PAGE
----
Ngram of Government, government and governance

Ngram of Government, government and governance

What’s also apparent here is that G/government has been on a downward trend since the 1960s, and this in part is reflected in the emergence of governance. As governments have diminished in importance, governance has entered to fill the void. This is a key part of the government→governance transition over the past quarter century.

The MacArthur Foundation Research Network on Opening Governance uses the word governance intentionally, since its work extends beyond governments to include institutions of governance such as voluntary institutions, informal organizations, NGOs, universities and potentially standard-setting boards that are not government institutions per se. In addition, the workings of more open and collaborative institutions might look significantly different from the structures that we associate with government today. The Research Network is thus concerned with this broad process of governance, not with the political campaign processes involved in choosing representatives.  The workings of more open and collaborative institutions might look significantly different from the structures that we associate with government today.


The Citizen Science / Crowdsourcing Spectrum

(originally published at https://cpi.asu.edu/citizen-science-crowdsourcing-spectrum)

The Center for Policy Informatics was recently awarded two seed grants by the Arizona State University Office of the Vice President for Entrepreneurship & Innovation under their Citizen Science & Citizen Engagement (CSCE) Grant Program. One project is the “Citizen Science to Forecast the Future of a Desert City” and the other is the “Crowdsourcing the Next Great Citizen Science Project” project.

The CSCE grant program describes citizen science as involving public participation in research, which can include data collection, data interpretation and data analysis by community members. What is implied with the growth of citizen science in the past ten years is that the Internet is the likely or understood mechanism that facilitates this participation.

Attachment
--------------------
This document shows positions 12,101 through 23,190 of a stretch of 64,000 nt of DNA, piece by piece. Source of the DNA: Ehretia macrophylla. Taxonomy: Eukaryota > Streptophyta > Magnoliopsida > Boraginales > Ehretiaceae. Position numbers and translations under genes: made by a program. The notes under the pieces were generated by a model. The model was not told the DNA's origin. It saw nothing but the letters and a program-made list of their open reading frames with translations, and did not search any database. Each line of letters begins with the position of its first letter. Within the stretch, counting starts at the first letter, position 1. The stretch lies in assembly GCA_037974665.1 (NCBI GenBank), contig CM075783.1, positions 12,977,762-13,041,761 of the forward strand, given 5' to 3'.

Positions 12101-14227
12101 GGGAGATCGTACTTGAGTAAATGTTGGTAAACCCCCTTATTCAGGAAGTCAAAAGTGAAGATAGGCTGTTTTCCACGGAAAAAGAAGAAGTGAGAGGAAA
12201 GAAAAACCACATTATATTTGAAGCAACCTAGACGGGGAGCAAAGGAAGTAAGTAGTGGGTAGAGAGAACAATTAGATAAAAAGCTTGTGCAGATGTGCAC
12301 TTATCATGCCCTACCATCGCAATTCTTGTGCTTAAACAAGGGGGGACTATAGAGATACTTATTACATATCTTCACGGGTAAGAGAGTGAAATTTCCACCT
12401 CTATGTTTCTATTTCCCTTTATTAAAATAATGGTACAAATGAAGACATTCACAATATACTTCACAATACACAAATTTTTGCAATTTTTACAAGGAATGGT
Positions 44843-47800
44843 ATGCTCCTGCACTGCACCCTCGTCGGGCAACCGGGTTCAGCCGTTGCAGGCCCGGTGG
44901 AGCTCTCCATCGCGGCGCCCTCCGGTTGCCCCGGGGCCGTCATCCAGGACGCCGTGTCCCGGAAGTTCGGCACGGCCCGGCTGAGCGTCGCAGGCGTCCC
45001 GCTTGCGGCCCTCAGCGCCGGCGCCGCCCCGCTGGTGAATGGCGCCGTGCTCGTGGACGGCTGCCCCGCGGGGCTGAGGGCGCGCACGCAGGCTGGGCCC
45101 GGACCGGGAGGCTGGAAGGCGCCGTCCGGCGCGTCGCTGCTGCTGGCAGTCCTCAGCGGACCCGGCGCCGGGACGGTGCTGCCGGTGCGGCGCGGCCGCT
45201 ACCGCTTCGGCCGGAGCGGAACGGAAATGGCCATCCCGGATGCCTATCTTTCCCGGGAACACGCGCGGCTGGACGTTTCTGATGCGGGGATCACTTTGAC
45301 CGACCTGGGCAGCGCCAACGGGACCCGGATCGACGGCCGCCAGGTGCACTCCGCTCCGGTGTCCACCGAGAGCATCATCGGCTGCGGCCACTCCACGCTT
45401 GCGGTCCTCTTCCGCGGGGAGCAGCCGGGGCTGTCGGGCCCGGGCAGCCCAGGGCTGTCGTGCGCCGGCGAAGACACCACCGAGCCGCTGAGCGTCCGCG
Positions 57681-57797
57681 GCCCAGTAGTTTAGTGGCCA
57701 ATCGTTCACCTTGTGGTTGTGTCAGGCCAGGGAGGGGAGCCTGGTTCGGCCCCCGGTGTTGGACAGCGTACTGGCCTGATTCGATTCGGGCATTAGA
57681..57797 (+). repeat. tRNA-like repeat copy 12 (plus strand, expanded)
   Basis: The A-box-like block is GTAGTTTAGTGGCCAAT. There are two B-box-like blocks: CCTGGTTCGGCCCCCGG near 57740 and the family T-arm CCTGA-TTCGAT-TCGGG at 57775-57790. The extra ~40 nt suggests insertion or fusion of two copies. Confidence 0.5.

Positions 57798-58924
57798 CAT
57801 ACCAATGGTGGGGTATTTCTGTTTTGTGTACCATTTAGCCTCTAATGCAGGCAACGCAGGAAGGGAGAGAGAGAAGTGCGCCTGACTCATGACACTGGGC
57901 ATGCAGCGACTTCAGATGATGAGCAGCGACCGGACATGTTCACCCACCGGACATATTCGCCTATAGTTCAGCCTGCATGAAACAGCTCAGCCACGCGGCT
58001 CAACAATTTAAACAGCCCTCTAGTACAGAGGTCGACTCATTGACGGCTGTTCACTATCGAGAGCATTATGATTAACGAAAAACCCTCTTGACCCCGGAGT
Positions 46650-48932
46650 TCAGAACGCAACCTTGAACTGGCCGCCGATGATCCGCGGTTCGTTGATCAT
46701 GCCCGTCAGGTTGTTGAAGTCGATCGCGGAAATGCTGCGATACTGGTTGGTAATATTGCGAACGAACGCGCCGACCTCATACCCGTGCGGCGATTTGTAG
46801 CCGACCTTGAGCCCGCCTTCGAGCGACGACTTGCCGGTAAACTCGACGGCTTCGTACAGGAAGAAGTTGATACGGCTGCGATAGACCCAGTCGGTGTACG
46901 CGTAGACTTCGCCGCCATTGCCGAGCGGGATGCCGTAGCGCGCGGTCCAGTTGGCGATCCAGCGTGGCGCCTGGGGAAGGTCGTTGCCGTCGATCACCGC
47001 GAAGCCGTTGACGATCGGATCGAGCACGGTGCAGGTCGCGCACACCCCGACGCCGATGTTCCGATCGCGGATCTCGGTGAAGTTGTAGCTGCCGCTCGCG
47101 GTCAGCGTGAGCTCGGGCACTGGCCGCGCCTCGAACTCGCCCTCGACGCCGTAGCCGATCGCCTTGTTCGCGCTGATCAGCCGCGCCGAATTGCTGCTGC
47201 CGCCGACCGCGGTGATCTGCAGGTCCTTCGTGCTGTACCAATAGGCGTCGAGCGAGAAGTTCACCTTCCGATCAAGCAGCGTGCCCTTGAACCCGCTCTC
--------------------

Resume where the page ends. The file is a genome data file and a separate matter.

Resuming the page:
Crowdsourcing is a term coined in 2006 to describe the process of taking a task normally performed by employees and allocating it to volunteers – the crowd – using the Internet. You send out the request for volunteers, allocate the task and collect responses – all using the web.

So is citizen science the same as crowdsourcing? Why not?

I’d like to make the case here that there is an important connection between the terms “crowdsourcing” and “citizen science” – or, to be more precise, between what I call “scientific crowdsourcing” and “Web2.0-enabled citizen science”. My interest here is in trying to more precisely define the type of citizen science we’re talking about, and where it intersects with crowdsourcing.

First off, what strikes me as unhelpful is that there’s a noticeable preference in the citizen science movement against the term crowdsourcing, as though crowdsourcing were something less serious than citizen science. For example, the Citizen Science Alliance – the organization behind the Zooniverse – very precisely and carefully does not use the term crowdsourcing in its writings. Crowdsourcing is for making t-shirts, citizen science is for identifying galaxies. Maybe it’s just me, but I think there should be a more objective difference between the two terms.

The distinction I draw is that mass collaboration in science can be organized along a spectrum of intensity for participation intersected by a spectrum of technology mechanism.